All shows and events are off across the country owing to the latest lockdown to control the spread of Covid-19 — but governing bodies are working on different options and contingency plans for the restart of sport.
The national lockdowns in England, Wales and Scotland mean no organised amateur sport may run, but British Equestrian and the governing bodies are working with the Government to prepare for resumption.
British Eventing (BE) hopes the start of the 2021 season may not be too much delayed from its normal early March kick-off.
“We have every confidence that the equestrian community will pull together to play its part once more during these challenging times,” a BE spokesman said.
“We are planning for resumption of sport in March. We may of course need to be flexible about the timing as guidance changes, however we anticipate at this stage that eventing could resume by mid-March.”
BE intends to implement an online training schedule shortly, and “continues to plan the rollout of alternative competition formats to support members in the transition to a full return to competition”.
“We thank you all for your support and understanding during these extremely challenging times,” the spokesman said. “We are all looking forward to welcoming you back on-event and for us to all enjoy the sport we love so much.
“In the meantime, we send well wishes to you and your families during this difficult time.”
British Showjumping chief executive Iain Graham said he understand the “extreme disappointment” members will feel.
“However, we have to all pull together and play our part during these extremely challenging and unprecedented times to ensure that we not only safeguard the health of our nation, but also minimise the strain on the NHS and the highly valued frontline workers who are doing their best to save as many lives as possible,” he said.
“With the vaccine now being rolled out across the country it is hoped that we are on the home straight in terms of tackling this pandemic. By pulling together now we should all be in a position, within a relatively short period of time, to be out competing once again and looking ahead to the numerous championships taking place alongside the deferred Olympic Games in Tokyo later this summer.
“Once again on behalf of myself and the entire board at British Showjumping, I would like to express our heartfelt gratitude for the ongoing support received from our members, officials, show organisers and sponsors.”
British Dressage is working on contingency plans for major fixtures and competition dates in the next two to three months, to “ensure qualification efforts are not lost, wherever possible”. Further details will follow in due course, although it may take some time to put alternatives in place.
CEO Jason Brautigam said: “It is incredibly disappointing to be entering a third lockdown and certainly not the start to the new year that anyone wanted. Once again we find ourselves in the unwelcome position of having to suspend the sport for what is likely to be at least a two-month hiatus while we all work together to help get the virus under control.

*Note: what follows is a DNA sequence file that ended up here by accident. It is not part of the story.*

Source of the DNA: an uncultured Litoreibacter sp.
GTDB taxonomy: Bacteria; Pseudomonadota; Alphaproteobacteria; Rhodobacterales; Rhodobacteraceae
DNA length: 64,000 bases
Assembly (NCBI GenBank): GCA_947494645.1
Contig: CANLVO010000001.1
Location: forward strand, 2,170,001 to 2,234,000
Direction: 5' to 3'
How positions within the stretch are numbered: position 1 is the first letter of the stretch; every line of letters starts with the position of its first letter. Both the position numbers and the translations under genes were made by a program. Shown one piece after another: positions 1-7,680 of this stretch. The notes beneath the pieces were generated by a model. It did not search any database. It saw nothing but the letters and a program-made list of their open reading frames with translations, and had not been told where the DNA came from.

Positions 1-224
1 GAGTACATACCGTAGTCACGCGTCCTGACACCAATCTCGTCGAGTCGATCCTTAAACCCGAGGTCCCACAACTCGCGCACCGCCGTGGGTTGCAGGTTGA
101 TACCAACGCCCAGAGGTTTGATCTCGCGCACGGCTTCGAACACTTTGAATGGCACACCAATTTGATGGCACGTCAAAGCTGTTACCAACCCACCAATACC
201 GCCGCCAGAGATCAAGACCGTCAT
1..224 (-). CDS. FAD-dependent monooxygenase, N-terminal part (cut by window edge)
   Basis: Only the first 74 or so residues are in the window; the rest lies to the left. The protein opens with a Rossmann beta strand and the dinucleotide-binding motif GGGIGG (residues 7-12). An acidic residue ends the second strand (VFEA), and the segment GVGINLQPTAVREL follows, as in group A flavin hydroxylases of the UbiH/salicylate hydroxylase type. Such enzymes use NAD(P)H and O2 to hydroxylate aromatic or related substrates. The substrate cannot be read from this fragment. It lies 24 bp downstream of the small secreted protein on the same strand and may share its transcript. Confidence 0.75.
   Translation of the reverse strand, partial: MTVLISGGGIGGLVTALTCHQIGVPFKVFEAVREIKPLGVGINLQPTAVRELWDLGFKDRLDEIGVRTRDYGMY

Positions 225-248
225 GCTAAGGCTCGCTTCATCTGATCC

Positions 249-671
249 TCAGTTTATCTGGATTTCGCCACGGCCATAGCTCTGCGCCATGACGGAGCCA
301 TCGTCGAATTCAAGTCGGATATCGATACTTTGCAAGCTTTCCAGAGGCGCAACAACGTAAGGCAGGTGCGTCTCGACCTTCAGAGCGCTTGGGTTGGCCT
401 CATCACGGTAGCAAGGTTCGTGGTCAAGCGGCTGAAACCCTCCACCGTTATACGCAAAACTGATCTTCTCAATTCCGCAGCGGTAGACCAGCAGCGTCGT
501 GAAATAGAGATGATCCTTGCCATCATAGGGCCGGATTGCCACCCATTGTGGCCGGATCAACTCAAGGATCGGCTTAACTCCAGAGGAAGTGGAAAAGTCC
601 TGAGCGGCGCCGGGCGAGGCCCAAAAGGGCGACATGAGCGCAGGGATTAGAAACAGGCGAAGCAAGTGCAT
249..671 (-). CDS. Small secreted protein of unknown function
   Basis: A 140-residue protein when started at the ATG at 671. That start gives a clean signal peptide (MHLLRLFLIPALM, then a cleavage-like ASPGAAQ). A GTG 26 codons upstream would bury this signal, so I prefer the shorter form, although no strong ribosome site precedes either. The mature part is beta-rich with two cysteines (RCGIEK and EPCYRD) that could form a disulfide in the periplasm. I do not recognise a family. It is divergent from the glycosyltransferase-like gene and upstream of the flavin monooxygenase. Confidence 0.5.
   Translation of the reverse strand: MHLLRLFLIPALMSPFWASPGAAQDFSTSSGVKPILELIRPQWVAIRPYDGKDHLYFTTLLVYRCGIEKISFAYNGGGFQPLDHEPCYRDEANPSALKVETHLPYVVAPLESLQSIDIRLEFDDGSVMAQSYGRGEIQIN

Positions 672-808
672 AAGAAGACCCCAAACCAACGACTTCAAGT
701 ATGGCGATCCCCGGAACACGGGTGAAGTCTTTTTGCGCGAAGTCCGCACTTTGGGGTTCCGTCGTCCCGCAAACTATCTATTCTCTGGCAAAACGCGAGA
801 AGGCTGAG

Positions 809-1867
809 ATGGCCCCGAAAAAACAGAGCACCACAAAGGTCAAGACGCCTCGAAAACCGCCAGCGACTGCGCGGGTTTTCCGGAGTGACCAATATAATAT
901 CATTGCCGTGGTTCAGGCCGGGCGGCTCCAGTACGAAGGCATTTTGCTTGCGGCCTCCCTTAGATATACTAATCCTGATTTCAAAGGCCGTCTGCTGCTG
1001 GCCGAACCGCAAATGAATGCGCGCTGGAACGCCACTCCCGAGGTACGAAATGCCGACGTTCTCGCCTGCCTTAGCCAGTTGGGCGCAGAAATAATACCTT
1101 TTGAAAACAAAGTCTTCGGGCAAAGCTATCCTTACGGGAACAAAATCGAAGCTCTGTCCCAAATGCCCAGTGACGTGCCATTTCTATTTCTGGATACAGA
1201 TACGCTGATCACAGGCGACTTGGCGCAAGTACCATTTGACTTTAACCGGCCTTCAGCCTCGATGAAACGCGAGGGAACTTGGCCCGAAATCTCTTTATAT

“We know you’ll be concerned about the impact this will have on the competition schedule and what this means for your hard-earned qualifications, but rest assured we are continuing to work on a number of options as part of our contingency plans. It’s quite a complex logistical puzzle, so please do bear with us and we’ll announce alternative plans as soon as they’re finalised.
“We really do appreciate the patience, understanding and support of our members during these difficult times, but as we proved in 2020, we have the resilience as a community to rise to these challenges and emerge even stronger.”
The lockdowns will be reviewed in Wales on 18 January, Scotland on 31 January and England on 15 February.
British Equestrian has released updated guidance to apply until then.
A spokesman said the federation is advising that, in England, coaches should “read the guidance and assess whether there is a necessity to continue coaching face to face”.
“We would advise that one-to-one instruction for clients who keep their horses on site at a coach’s home facility would be acceptable, provided Covid practices are observed”, the spokesman said, adding: “Coaches should also check with their insurance providers before undertaking any activities.”
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No hire of facilities is allowed, but private arenas, such as those at livery yards, may be used to exercise horses “for their welfare when necessary”.
“Travelling horses should only be on welfare or veterinary grounds,” the spokesman added.
In Scotland, arena hire is allowed and coaches may teach one-on-one sessions within each rider’s local authority area.
In Wales, the advice is as for England, with one addition being: “You may leave the house to tend to and exercise a horse in your ownership or care, but journeys should be kept to a minimum. The advice is not to travel horses off a premises for the purposes of exercise – all activity should ‘start and finish at home’.”
See H&H’s coronavirus Q&A for full details on what the lockdowns mean for equestrians.
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